Why Groupon Could Own Your Brand's Future

Beware the Tyranny of Price

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Jonathan Salem Baskin
Jonathan Salem Baskin
With rumors that Groupon recently denied selling its retailer discounting service to Google (worth something estimated north of $5 billion), I think it's high time to riff on its impact on business overall. My conclusion is that it disintermediates value out of the relationship between brands and consumers, and threatens to elevate price as the primary brand attribute your customers may ever care about.

Don't get me wrong: Groupon wouldn't have 35 million subscribers unless it provided them with repeat benefits. I love the concept because it unifies people into communities with specific actions that have tangible returns vs. providing some supposed "enhanced experience" or the nonsense deliverables of branded entertainment. Saving money is damn entertaining, at least to me.

It's also eminently measurable, in keeping with the direct-marketing model perfected over a half-century ago. Sure, there are naggingly vague variables, like how many full-price sales a Groupon deal replaces, or the likelihood of subsequent purchases by customers whose decisions are wholly price-driven. Awareness is a gravy-level benefit that must be worth something, only who knows how much? When retailers are expected to link every dollar spent with a corresponding blip on their marketing dashboards, however, it's the cause/effect functionality that makes Groupon a useful tactic.

But strategically, Groupon feeds off brands like online affiliate marketing programs monetize the last click; the idea spells disaster for businesses. Groupon has simply extended to a larger community the discount-dependent, online affiliate marketing model delivered by companies like FatWallet and CouponCabin. Because of the reasons I noted above I think there's more to come, and here's my reasoning on why you're not going to like it:

Price has always been a somewhat artificial construct. Markets are imperfectly efficient, and inequality of information is more the norm than the exception, and this is no more true than for most consumer products.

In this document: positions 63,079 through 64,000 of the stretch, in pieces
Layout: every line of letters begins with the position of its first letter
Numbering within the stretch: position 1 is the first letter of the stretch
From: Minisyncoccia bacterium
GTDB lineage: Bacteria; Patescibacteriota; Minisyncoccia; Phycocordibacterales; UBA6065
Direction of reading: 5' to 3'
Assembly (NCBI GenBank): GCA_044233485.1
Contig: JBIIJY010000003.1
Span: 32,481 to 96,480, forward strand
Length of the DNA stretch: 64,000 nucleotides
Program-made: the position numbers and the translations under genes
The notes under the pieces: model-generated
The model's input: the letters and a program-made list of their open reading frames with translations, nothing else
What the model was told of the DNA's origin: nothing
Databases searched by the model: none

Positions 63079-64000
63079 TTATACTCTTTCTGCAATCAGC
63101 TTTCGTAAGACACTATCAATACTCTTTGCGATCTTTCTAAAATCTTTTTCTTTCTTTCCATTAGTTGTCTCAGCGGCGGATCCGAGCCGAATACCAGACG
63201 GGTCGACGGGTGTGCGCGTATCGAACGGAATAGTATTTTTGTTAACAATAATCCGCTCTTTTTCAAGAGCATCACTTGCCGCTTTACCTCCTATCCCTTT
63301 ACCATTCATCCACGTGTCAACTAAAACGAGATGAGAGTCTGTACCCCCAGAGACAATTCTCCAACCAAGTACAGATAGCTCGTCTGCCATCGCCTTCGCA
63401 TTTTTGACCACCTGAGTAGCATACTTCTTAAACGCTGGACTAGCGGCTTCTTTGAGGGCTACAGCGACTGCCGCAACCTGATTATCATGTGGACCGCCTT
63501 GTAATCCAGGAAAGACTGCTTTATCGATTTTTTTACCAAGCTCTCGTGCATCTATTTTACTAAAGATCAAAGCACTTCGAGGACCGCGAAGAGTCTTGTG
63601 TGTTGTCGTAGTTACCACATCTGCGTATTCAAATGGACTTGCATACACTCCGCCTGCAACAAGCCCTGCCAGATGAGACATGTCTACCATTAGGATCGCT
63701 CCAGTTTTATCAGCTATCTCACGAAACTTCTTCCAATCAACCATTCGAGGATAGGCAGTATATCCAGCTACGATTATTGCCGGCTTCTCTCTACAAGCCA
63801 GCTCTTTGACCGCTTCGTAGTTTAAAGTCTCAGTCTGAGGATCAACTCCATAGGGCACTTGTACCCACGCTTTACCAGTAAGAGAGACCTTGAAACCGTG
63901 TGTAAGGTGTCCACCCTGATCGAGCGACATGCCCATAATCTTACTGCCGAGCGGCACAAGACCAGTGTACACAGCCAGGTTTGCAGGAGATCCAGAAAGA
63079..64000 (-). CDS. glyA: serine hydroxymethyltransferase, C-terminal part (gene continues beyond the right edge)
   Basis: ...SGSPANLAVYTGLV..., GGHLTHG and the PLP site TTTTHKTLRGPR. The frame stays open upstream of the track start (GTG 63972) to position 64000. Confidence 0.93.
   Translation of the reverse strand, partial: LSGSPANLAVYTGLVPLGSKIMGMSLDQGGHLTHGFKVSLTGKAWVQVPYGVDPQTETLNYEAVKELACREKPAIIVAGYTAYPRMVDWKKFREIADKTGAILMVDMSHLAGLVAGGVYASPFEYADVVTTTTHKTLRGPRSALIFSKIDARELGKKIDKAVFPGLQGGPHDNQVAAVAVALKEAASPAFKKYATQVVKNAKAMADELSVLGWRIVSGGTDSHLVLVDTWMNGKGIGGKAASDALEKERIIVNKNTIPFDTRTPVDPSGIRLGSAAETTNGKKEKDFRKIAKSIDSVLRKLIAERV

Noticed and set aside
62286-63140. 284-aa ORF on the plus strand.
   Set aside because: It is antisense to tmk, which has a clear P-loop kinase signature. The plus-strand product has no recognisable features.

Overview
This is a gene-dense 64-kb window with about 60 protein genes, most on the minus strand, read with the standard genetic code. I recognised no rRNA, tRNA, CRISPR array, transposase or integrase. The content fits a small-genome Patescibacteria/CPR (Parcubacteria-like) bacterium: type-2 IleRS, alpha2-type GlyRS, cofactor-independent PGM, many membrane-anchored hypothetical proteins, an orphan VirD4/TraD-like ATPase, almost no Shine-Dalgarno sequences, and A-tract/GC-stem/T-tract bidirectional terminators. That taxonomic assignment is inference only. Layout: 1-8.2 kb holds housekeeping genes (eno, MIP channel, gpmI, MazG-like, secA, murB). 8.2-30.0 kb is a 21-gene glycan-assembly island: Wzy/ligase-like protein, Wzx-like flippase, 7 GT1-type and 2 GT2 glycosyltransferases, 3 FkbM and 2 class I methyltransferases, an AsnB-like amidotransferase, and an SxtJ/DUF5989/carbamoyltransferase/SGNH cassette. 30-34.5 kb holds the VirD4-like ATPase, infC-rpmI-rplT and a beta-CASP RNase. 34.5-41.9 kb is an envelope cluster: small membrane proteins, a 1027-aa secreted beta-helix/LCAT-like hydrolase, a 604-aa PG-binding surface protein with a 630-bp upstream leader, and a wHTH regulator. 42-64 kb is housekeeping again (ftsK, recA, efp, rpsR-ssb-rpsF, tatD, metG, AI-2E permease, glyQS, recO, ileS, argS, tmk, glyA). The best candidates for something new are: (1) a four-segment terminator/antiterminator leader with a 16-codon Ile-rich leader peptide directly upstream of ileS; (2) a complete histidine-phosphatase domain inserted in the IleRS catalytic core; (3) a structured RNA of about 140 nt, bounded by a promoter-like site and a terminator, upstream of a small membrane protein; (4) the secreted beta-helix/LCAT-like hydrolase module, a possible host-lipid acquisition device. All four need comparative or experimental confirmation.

Value -- the driver behind price -- is impossible to discuss objectively. There is no way to assign a single value to, say, good service across product categories, let alone assess the comparative values of a tasty bowl of cereal vs. a wrench that doesn't rust. This goes for discounts, too: 50% off a car wash may or may not be as valuable as a greater discount on a magazine subscription or tube of toothpaste.

Traditionally, great marketing and branding have contributed to -- and benefited from -- this complexity by creating emotional and other associative benefits for brands ... and thereby imposed some sense of order, if not rationally, to the marketplace. It's why there's a Coke and a Pepsi, and not a single offering called Bubbly Brown Liquid.

The primary reason some brands get a surcharge over others is that they possess subjectively better values. Some are premium while others aren't, based perhaps to some degree an operational reality but more dependent on the inequities of market performance and information availability. They're worth more because people think they are, rightly or otherwise.

Sales, discounts and promotions erase these beliefs, or premiums. And I suspect they make it harder to "raise" prices to their former levels once consumers have paid less. This has always been the problem with sale pricing (just ask Gap), and services like Groupon simply institutionalize the effect.

Therefore, Groupon isn't a distribution or sampling tactic, but rather a repricing strategy. It elevates price to become the driver of brand preference, and transfers some of that brand value it obliterates into cash in its corporate pocket.

Again, good for them, but Groupon's success should have every CMO pondering what a future tyranny of price could mean for sales and margins. Is it possible that all of your consumers will bond into communities that demand discounts before they buy? How will you communicate (and differentiate) value when they're empowered to compare and contrast offerings across product categories, not just within them? Will the various "wallets" in which brands want to command a share be revealed to be a single wallet that has only so much money in it? My fear is that it'll be an ugly, less profitable free-for-all competing for a slice of it.

Do you have an answer for this? I'm not sure that I do, but my gut tells me that the best way to beat 'em is to join 'em, only in ways that draw on values other than price:

While Groupon tries to reduce your profits to some lowest common denominator, why not create (or contribute to) communities that buy based on philanthropy, supply-chain integrity or safety, or perhaps collaborative design and execution?

You could link the content you publish to different rationales for purchase behavior (i.e. "we'll do this -- build a school, use a higher grade of biodegradable paint, let you help design our new gizmo -- if you commit to buying").

This could rebuild non-price-based values for your brand while inventing new ones. It would find its basis in operational behavior, which could be more sustainable than basing your value on the traditional (and impermanent) inventions of marketing imagination.

I think it would make for some killer use of social networks, but it would require you to transform what you've envisioned as communities for brand engagement into communities for buying stuff.

I fear that if you don't do it, Groupon or one of its successors will do it for you, and end up being worth a helluva lot more than $5 billion.

Jonathan Salem Baskin is a global brand strategist, author and speaker. Read his blog at dimbulb.net and follow him on Twitter: @jonathansalem.
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